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[Engine] No Clutch Pedel Pressure
#1
Hi,

I've recently purchased a crash damaged 2008 (Mark 2) Berlingo 1.6 Hdi, with fairly minor frontal impact. Something went through the radiator and seems to have pushed against the clutch actuation mechanism which appears to be on the front of the engine/gearbox. Although the pipe coming out of this mechanism has been bent slight it all appears to be still in one piece with no signs of a leak, however there is no pressure on the clutch pedal. It just sits in against the bulk head; although does pop back up when you lift it.

Is it just a matter of bleeding the clutch and if so how is this done?? I am assuming that it is the bleed screw that is located on the end of the clutch actuation mechanism down at the engine/gearbox but where is the reservoir??
Is the bleeding process just a matter of pumping the pedal??

Any advice or comments on this would be greatly appreciated…
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#2
The brake fluid reservoir is also the clutch fluid reservoir. (only on those 1.6 models that have a hydraulic clutch operation.)
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#3
(24-11-2014, 05:47 PM)brodfather11 Wrote:  The brake fluid reservoir is also the clutch fluid reservoir. (only on those 1.6 models that have a hydraulic clutch operation.)

Thanks for that, so is it only a matter of keeping that reservoir topped up and bleeding the system from the bleed screw down at the gearbox??
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#4
yes , if it is air in the system . Use a bottle and bleed pipe ,should be fairly easy to do.
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#5
This turned out to be a lot easier than expected. Started off by pumping the mechanism down at the gear box (as there was no resistance on the pedel) without opening the bleed screw. This seemed to be forcing air out at the reservoir and eventually brought pressure to the pedel. Then switched to pumping the pedel, forcing more air out at the reservoir until the pressure on the pedel was fine. Didn't use the bleed screw at all, but did keep the reservoir topped up throughout the process...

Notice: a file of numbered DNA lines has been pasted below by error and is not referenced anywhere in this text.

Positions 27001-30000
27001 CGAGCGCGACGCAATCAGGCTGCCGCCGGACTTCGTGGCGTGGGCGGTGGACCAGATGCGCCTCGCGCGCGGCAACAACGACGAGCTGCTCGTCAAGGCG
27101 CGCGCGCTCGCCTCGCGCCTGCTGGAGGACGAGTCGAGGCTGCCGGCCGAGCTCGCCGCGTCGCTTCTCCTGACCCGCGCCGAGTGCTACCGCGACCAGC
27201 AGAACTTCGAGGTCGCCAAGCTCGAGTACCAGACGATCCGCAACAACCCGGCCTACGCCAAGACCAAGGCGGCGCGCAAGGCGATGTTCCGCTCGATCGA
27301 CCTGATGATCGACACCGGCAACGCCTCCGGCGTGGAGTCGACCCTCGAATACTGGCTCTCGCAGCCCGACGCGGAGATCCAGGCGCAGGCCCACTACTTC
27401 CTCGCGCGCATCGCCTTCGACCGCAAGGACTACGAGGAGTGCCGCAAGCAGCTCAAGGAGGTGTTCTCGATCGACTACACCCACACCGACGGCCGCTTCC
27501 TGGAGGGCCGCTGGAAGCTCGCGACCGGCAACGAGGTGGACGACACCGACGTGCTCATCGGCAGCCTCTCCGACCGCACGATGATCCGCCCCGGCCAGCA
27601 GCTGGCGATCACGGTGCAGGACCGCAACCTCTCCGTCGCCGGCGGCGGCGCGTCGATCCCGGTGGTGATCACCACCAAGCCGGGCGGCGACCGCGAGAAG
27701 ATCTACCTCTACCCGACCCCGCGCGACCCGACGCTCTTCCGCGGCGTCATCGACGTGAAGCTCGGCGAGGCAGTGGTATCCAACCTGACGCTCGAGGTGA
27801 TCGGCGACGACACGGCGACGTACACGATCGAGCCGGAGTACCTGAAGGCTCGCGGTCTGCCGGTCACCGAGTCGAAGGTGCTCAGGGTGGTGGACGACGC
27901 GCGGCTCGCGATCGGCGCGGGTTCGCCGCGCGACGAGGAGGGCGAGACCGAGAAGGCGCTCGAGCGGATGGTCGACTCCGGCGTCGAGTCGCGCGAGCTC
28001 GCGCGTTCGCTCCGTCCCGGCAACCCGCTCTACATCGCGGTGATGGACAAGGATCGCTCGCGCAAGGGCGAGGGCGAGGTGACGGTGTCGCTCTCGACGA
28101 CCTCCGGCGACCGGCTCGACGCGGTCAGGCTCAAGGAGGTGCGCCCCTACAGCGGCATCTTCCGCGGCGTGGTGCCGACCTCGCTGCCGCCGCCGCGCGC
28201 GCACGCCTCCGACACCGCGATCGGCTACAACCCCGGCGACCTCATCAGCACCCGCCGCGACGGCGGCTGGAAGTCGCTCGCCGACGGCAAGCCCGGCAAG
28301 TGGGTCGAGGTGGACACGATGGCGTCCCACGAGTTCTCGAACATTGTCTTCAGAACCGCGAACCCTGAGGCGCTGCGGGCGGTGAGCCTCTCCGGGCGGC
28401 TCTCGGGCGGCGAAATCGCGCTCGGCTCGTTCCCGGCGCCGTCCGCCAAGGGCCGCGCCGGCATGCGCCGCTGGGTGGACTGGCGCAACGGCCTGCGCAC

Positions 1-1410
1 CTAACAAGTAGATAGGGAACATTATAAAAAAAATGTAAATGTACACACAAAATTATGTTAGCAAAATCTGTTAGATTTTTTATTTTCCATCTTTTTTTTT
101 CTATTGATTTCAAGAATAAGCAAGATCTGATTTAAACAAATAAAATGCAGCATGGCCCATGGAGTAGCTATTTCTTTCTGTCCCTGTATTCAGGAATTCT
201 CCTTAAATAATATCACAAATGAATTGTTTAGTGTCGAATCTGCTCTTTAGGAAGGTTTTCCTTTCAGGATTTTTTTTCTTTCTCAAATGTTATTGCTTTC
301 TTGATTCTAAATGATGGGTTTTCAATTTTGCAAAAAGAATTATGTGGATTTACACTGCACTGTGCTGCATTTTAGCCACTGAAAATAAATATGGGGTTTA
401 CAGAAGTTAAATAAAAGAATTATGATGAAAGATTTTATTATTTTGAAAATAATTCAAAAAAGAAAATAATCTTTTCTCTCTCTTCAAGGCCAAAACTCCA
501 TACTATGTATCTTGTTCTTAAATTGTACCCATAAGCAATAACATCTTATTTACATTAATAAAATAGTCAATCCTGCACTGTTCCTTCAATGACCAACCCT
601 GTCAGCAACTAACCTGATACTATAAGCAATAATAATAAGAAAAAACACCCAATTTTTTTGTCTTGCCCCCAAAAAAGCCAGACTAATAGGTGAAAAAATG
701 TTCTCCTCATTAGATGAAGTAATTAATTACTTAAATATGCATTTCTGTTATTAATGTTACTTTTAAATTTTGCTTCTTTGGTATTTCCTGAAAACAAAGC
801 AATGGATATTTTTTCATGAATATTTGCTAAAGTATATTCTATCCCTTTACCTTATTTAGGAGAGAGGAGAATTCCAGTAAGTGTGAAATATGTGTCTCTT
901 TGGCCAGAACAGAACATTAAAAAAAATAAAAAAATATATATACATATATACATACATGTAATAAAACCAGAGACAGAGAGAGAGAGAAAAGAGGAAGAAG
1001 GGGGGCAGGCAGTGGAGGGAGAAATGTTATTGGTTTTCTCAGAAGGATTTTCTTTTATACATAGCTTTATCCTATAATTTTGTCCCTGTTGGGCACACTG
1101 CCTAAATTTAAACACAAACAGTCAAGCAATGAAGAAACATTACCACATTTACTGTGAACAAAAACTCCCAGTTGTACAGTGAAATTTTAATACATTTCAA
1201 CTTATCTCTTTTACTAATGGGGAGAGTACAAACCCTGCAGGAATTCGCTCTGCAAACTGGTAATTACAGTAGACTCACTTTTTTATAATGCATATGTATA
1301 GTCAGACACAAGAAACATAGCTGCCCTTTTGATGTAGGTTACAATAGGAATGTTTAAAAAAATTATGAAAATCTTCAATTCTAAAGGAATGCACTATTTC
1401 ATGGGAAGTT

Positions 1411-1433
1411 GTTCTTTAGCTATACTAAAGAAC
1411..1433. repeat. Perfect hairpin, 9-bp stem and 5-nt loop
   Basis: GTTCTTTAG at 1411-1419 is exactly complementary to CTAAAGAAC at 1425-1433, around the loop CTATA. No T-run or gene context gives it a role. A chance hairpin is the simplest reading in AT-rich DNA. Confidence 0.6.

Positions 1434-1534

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#6
Thumbs Up 
(03-12-2014, 07:34 AM)prunty Wrote:  This turned out to be a lot easier than expected. Started off by pumping the  mechanism down at the gear box (as there was no resistance on the pedel) without opening the bleed screw. This seemed to be forcing air out at the reservoir and eventually brought pressure to the pedel. Then switched to pumping the pedel, forcing more air out at the reservoir until the pressure on the pedel was fine. Didn't use the bleed screw at all, but did keep the reservoir topped up throughout the process...

That's a novel way of doing it.It may be a good idea to change the brake fluid & trans oil while your enthusiam is at its peak. :wave: :wave:
Strawberry flavoured windows  Dodgy
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#7
(11-12-2014, 08:43 PM)ron Wrote:  
(03-12-2014, 07:34 AM)prunty Wrote:  This turned out to be a lot easier than expected. Started off by pumping the  mechanism down at the gear box (as there was no resistance on the pedel) without opening the bleed screw. This seemed to be forcing air out at the reservoir and eventually brought pressure to the pedel. Then switched to pumping the pedel, forcing more air out at the reservoir until the pressure on the pedel was fine. Didn't use the bleed screw at all, but did keep the reservoir topped up throughout the process...

That's a novel way of doing it.It may be a good idea to change the brake fluid & trans oil while your enthusiam is at its peak. :wave: :wave:
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#8
Funny I have done the trans oil and as it turned out there was practically no oil in the gear box, less than half a litre came out and I replaced it with just over two litres.


Brake Fluid will do I'd say. I changed the plungers in the rear brakes (not sure the if that's what they are called, the items that presses the brake shore against the drum) and My God the hassle I had bleeding the system again.
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